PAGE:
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1. Overview

When dealing with containerized applications, we might want to know what roles Docker Compose and Kubernetes play in this context.

In this tutorial, we'll discuss some of the most common use cases to see the difference between the two.

2. Docker Compose

Docker Compose is a command-line tool to run multiple Docker containers with a YAML template definition. We can build containers from existing images or a specific context.

We can add a version of the compose file format and at least one service. Optionally, we can add volumes and networks. Also, we can define dependencies and environment variables.

2.1. Docker Compose Template

Let's create a docker-compose.yml file for an API connecting to a PostgreSQL database:

version: '3.8'
services:
  db:
    image: postgres:latest
    restart: always
    environment:
      - POSTGRES_USER=postgres
      - POSTGRES_PASSWORD=postgres
    ports:
      - '5432:5432'
    volumes: 
      - db:/var/lib/postgresql/data
    networks:
      - mynet

  api:
    container_name: my-api
    build:
      context: ./
    image: my-api
    depends_on:
      - db
    networks:
      - mynet
    ports:
      - 8080:8080
    environment:
      DB_HOST: db
      DB_PORT: 5432
      DB_USER: postgres
      DB_PASSWORD: postgres
      DB_NAME: postgres

networks:
  mynet:
    driver: bridge

volumes:
  db:
    driver: local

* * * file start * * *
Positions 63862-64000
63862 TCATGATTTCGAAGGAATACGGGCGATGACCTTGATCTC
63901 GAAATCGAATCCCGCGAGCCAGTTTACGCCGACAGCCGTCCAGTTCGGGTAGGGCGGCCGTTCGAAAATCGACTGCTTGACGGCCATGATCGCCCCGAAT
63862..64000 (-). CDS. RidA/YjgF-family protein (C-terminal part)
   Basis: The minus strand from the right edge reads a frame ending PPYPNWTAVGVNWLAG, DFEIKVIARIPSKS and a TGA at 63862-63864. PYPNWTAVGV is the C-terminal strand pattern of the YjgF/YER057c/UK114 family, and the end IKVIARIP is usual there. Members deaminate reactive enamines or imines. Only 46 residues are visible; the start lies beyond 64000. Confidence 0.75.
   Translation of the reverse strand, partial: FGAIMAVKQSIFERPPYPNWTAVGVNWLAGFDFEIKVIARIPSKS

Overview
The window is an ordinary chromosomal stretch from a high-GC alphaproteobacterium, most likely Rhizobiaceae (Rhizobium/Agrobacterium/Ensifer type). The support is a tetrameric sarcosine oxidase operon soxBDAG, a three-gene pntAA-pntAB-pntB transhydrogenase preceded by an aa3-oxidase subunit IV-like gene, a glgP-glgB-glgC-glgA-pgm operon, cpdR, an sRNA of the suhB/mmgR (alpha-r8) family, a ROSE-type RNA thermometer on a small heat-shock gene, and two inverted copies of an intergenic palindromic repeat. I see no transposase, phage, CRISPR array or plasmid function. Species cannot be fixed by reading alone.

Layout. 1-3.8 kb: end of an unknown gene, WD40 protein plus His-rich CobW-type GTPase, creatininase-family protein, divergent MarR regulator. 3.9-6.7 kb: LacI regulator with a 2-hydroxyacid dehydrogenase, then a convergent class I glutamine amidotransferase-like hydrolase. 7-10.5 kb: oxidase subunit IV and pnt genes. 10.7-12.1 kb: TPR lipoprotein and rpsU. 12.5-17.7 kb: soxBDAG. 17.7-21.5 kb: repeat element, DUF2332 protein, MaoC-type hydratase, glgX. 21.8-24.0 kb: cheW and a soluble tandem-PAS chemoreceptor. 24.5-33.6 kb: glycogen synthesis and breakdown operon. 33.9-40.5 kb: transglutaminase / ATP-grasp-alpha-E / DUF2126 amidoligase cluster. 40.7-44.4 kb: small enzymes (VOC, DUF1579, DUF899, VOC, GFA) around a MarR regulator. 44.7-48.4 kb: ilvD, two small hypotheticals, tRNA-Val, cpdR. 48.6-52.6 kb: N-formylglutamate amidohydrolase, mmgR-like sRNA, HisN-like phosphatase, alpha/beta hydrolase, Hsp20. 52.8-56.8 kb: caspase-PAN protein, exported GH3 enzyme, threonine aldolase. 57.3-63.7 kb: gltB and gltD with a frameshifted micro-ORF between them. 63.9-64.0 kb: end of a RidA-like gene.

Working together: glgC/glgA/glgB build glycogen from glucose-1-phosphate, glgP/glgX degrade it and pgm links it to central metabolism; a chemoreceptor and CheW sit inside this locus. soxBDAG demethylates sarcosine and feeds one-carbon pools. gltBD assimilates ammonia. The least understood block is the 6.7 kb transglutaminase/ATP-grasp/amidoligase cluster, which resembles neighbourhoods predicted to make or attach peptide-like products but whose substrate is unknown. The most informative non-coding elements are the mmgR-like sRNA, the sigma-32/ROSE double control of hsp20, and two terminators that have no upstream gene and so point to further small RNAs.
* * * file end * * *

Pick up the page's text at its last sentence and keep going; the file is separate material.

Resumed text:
Finally, we can start working locally or in production by running:

docker-compose up

2.2. Docker Compose Common Use Cases

We commonly use Docker Compose to create a microservice infrastructure environment that links different services over a network.

In addition, Docker Compose is widely used to create and destroy isolated testing environments for our test suites.

Moreover, if we are interested in scalability, we can look at Docker Swarm — a project created by Docker to work at the orchestration level like Kubernetes.

However, compared to Kubernetes, Docker Swarm has limited offerings.

3. Kubernetes

With Kubernetes (also referred to as K8s), we automate the deployment and management of applications in a containerized and clustered environment. Google's initial work on K8s went from open-source to a donation to the Linux Foundation and eventually as a seed technology to start the Cloud Native Computing Foundation (CNCF).

In the container era, Kubernetes got significant attention to such an extent that it's now the most popular distributed system orchestrator.

A complete API is available to describe the specifications and status of Kubernetes' Objects. It also allows integration with third-party software.

In Kubernetes, different components are part of a cluster that consists of a set of worker machines called Nodes. The Nodes are running our containerized applications inside Pods.

Kubernetes is all about managing artifacts deployed in Pods on virtual machines or Nodes. The Nodes and the containers they run are all grouped as a cluster, and each container has endpoints, DNS, storage, and scalability.

Pods are nonpermanent resources. For example, a Deployment can create and destroy them dynamically. Usually, we can expose applications as Services to always be available at the same endpoint.

3.1. Kubernetes Template

Kubernetes provides a declarative or imperative approach, so we can use templates to create, update, delete or even scale Objects. As an example, let's define a template for a Deployment: